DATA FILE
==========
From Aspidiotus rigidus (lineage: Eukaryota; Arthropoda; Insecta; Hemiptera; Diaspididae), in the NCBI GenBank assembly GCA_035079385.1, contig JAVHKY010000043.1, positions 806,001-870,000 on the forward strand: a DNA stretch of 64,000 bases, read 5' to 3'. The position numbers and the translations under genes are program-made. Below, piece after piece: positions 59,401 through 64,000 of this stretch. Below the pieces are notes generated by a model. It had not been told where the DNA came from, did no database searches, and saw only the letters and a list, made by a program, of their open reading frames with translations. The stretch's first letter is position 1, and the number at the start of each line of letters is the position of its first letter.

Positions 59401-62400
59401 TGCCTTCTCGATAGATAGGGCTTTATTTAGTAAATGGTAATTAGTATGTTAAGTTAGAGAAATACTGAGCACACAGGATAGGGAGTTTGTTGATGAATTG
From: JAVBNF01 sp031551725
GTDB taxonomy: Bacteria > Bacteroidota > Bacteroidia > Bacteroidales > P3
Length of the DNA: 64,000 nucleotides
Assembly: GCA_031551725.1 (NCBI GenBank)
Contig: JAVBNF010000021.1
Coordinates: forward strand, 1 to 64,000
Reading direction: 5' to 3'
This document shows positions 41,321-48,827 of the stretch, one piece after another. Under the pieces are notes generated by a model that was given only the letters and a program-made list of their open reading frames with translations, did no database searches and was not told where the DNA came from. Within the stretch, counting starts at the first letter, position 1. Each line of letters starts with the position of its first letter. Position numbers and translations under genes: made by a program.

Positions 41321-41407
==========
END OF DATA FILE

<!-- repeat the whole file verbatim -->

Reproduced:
From Aspidiotus rigidus (lineage: Eukaryota; Arthropoda; Insecta; Hemiptera; Diaspididae), in the NCBI GenBank assembly GCA_035079385.1, contig JAVHKY010000043.1, positions 806,001-870,000 on the forward strand: a DNA stretch of 64,000 bases, read 5' to 3'. The position numbers and the translations under genes are program-made. Below, piece after piece: positions 59,401 through 64,000 of this stretch. Below the pieces are notes generated by a model. It had not been told where the DNA came from, did no database searches, and saw only the letters and a list, made by a program, of their open reading frames with translations. The stretch's first letter is position 1, and the number at the start of each line of letters is the position of its first letter.

Positions 59401-62400
59401 TGCCTTCTCGATAGATAGGGCTTTATTTAGTAAATGGTAATTAGTATGTTAAGTTAGAGAAATACTGAGCACACAGGATAGGGAGTTTGTTGATGAATTG
From: JAVBNF01 sp031551725
GTDB taxonomy: Bacteria > Bacteroidota > Bacteroidia > Bacteroidales > P3
Length of the DNA: 64,000 nucleotides
Assembly: GCA_031551725.1 (NCBI GenBank)
Contig: JAVBNF010000021.1
Coordinates: forward strand, 1 to 64,000
Reading direction: 5' to 3'
This document shows positions 41,321-48,827 of the stretch, one piece after another. Under the pieces are notes generated by a model that was given only the letters and a program-made list of their open reading frames with translations, did no database searches and was not told where the DNA came from. Within the stretch, counting starts at the first letter, position 1. Each line of letters starts with the position of its first letter. Position numbers and translations under genes: made by a program.

Positions 41321-41407